(April 20, 2010)--The semester projects of UTSA architecture students will be presented outdoors from 9 a.m. to noon, Thursday, April 22 at Bill Miller Plaza on the UTSA Downtown Campus.
For the final build, students were constrained to a palette of eight-foot wood lathe strips for a structural frame, a single binding material such as leather lacing and a single sheer fabric of the team's choice. The exhibition for students in Design I, "PASSage," gives students, faculty members and guests a chance to walk through structures, which is considered a rite of passage for aspiring architects.
The premise of the exhibition is to allow participants, to experience a sensation or emotion through the act of passing through a structure. "Bliss," "Disdain" and "Solemnity" are a few examples of the 17 pieces to be presented.
"Students have no idea, as yet, that the first time you experience one of your own designs in full scale, there will be a few surprises, both beautiful and not so beautiful," said Stephen Temple, UTSA associate professor of architecture.
A rarity in architecture schools so early in the curriculum, the PASSage project is a full-scale, hands-on, design-build assignment. The project allows students to study architectural themes of space making, symmetry and asymmetry, colors, patterns, curves and angles, materials and the subtle affects they can have on people. Most students involved are freshmen in their first semester of the architectural design program.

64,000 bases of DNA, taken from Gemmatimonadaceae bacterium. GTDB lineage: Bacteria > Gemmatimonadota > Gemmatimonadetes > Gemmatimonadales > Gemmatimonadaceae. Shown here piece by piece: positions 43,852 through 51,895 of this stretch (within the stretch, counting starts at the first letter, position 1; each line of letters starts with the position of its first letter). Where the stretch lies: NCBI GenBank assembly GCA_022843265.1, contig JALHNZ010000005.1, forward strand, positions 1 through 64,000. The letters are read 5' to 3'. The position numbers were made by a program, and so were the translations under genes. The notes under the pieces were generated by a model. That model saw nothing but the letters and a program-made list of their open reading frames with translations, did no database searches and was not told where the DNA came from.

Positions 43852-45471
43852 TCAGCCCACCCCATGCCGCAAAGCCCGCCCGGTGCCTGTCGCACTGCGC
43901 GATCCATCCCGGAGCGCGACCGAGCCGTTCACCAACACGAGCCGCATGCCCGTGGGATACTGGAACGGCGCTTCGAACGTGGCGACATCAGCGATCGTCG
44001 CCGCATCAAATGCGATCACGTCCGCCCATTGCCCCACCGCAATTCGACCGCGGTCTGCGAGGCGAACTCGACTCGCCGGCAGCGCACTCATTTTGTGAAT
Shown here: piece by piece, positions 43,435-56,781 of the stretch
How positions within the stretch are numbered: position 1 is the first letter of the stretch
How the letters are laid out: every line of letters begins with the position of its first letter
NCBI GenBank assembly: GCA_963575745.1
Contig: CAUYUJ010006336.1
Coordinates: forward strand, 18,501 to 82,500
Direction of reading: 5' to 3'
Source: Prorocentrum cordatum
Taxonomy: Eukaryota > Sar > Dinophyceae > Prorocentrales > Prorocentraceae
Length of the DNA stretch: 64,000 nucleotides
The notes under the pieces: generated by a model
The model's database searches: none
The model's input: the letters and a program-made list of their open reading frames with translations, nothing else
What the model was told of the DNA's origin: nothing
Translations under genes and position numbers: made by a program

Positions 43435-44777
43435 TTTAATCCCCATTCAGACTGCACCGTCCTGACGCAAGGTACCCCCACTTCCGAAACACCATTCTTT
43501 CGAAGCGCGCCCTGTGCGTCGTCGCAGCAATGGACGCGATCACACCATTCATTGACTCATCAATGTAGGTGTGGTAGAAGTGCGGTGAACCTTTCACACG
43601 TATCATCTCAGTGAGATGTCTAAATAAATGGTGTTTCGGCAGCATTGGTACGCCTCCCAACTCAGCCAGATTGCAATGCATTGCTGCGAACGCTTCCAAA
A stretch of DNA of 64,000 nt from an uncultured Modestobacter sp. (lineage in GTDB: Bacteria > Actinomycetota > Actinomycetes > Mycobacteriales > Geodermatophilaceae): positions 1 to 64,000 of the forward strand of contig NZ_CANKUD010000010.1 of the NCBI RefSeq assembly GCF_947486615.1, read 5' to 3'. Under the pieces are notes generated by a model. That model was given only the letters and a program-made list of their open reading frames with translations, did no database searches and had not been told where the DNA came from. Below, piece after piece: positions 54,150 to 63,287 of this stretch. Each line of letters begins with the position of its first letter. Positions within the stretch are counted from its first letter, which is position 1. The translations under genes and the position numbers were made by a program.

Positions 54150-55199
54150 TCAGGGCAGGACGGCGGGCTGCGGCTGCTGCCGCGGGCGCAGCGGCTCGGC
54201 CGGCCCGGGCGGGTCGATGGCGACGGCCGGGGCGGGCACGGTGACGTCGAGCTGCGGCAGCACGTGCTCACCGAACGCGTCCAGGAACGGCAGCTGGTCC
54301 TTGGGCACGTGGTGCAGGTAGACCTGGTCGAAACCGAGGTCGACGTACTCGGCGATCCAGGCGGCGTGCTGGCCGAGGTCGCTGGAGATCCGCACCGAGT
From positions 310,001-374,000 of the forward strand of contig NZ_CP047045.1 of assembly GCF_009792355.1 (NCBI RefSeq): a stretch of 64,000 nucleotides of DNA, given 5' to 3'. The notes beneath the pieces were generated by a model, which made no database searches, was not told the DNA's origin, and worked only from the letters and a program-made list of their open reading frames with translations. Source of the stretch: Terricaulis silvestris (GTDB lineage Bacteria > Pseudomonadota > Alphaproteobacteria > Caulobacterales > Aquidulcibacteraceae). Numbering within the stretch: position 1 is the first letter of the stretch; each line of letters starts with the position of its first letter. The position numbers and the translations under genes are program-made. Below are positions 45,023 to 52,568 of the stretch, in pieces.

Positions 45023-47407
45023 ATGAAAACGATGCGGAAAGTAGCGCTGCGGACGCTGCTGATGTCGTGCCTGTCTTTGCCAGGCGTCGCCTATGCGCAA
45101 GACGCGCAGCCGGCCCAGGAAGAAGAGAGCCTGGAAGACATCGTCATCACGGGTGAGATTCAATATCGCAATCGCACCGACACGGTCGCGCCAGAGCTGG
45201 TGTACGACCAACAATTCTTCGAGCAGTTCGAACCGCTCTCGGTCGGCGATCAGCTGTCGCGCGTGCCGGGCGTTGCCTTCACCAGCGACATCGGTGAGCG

Four-person teams spent the last three weeks developing ideas through conceptualizing, researching, drawing and constructing small-scale models. The final products are delivered in many colors, shapes and sizes. Fragile wooden frames form spires and mazes, fabric is cut and shaped into canopies or wall panels, and lacing is painstakingly fashioned into latticework, sometimes as structural necessity and sometimes as pure frivolity.
"Each student not only comes away from the project a better team player, but also realizing the complexities involved in leading a design project all the way from idea and sketch, to the reality of its construction, detail and finally, into the richness of human experience," said Temple.
For more information or to arrange a walk-through, call Stephen Temple at 210-458-3032. If there is inclement weather, the exhibition will be postponed until April 27.
The Mexican American Studies Program will host a screening of this irreverent, entertaining and often disturbing tale that uses both fiction and documentary story telling devices to tear open a painful and long ignored history: the lynching of Mexican Americans in the southwest.
Buena Vista Building Aula Canaria (BV 1.328), Downtown Campus
Join President Ricardo Romo as he gives his address to the UTSA community.
H-E-B University Center Ballroom (UC 1.104), Main Campus
Join the College of Education and Human Development's Center for Educational Leadership, Policy and Professional Development for a discussion about what passed and what didn't in the last legislative session and what it means for Bexar County Public Schools.
Durango Building Southwest Room (DB 1.124), Main Campus